Injuries to the Shoulder: When should you worry?
By Raphael Rey Roybal, M.D.
Back pain continues to afflict numerous patients, accounting for billions of dollars spent for treatment, lost work days, and immeasurable human suffering. Accordingly, countless studies have been preformed evaluating the efficacy of numerous treatments of back pain. Much effort has also been dedicated to the equally challenging task of identifying the potential pain generators responsible for back pain.
Whereas radicular pain of the extremities originating from the spine due to a neurocompressive lesion is usually more easily diagnosed and treated with scientifically accepted modalities, axial back pain is far more nebulous because of the large number of potential structural pain generators with an overlapping constellation of symptoms. Although the majority of back pain is muscular in origin and self-limited, various anatomical structures of the human spine have been impugned as the cause of pain by several evidence based studies.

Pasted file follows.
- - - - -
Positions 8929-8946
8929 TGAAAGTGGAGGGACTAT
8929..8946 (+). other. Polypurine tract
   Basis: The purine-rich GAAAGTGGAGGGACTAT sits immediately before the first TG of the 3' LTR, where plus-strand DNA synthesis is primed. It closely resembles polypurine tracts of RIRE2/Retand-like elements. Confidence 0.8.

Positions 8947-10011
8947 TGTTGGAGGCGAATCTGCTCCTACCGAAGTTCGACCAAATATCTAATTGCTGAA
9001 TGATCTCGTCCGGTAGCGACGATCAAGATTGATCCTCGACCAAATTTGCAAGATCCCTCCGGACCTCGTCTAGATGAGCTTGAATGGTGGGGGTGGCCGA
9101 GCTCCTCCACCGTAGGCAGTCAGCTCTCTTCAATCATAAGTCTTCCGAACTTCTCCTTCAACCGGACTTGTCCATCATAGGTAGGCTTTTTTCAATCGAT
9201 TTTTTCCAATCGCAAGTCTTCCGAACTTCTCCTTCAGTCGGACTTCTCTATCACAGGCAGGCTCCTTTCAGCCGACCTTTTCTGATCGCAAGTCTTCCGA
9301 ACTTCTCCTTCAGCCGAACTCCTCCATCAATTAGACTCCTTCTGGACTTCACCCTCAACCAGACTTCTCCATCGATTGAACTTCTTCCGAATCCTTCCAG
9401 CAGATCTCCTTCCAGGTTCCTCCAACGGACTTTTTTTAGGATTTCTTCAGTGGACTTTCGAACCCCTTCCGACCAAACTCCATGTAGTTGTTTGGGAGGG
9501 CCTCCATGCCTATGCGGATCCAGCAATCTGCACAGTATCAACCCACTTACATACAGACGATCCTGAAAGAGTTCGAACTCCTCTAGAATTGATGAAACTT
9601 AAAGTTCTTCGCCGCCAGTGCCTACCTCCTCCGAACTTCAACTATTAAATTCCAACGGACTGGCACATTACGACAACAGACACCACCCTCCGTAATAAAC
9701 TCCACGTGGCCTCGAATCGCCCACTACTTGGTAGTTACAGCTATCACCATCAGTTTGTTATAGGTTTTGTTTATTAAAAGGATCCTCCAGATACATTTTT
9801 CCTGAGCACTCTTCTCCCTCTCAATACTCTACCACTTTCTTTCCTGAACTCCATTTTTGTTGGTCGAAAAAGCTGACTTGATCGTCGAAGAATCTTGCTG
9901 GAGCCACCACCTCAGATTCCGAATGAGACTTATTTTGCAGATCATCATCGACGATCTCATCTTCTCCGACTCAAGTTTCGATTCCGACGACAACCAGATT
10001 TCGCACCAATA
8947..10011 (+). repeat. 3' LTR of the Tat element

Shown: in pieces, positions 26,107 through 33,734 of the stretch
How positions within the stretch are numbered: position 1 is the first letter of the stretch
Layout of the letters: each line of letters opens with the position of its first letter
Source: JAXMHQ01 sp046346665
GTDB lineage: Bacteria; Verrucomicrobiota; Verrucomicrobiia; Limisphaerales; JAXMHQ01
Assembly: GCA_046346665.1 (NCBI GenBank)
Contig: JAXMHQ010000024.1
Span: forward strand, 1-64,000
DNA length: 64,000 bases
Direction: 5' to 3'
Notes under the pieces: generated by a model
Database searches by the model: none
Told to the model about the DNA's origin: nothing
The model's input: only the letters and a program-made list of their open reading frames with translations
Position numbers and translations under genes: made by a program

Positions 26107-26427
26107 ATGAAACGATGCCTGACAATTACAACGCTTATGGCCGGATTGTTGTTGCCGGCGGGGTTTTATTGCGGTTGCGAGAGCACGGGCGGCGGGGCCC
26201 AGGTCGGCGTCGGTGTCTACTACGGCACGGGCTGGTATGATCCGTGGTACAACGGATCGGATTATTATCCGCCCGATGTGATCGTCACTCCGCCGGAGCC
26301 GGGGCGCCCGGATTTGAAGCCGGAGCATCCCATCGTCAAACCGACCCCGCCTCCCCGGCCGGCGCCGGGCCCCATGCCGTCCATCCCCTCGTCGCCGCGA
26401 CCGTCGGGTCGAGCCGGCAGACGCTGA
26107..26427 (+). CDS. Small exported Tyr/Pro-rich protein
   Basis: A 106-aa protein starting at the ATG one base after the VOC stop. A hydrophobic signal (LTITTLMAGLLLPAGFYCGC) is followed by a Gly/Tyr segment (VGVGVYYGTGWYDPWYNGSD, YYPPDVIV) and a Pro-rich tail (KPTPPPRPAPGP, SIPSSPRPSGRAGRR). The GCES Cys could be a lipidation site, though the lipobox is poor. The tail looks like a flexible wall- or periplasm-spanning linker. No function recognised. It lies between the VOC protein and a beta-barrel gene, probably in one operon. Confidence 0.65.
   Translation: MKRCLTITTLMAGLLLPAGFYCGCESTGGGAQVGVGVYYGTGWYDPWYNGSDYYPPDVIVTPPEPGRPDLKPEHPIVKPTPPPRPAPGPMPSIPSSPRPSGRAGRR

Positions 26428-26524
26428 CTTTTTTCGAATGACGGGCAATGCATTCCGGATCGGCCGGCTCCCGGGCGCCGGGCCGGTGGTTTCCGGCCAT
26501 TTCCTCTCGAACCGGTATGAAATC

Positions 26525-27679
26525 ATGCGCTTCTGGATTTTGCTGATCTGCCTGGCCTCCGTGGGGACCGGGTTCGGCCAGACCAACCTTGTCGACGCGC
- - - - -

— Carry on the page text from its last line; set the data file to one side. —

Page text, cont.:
The Facet Joints are vital to the spinal motion segment as they assist in maintaining stability, protect the discs from excessive stress, and allow for controlled motion reducing shear forces. In 2007, prevalence studies estimate that between 15-30% of chronic low back pain is caused by painful facet joints (1). Typically, symptoms include worse pain with extension and standing with relief when sitting. Often, pain can radiate or lateralize mimicking radicular pain. Although options are limited, treatment including physical therapy as well as interventional injections termed medial branch facet blocks may be successful. Although by definition a medial branch block is an anesthetic block used for the diagnosis of facet pain, a successful block may lead to a neurotomy or ablation rhizotomy which de-innervates the pain fibers responsible for facet pain. Randomly controlled trials demonstrated that a medial branch neurotomy was significantly better than placebo treatment up to 12 months. (2) Furthermore, follow up studies demonstrated maintained efficacy with repeat neurotomies as needed. (3)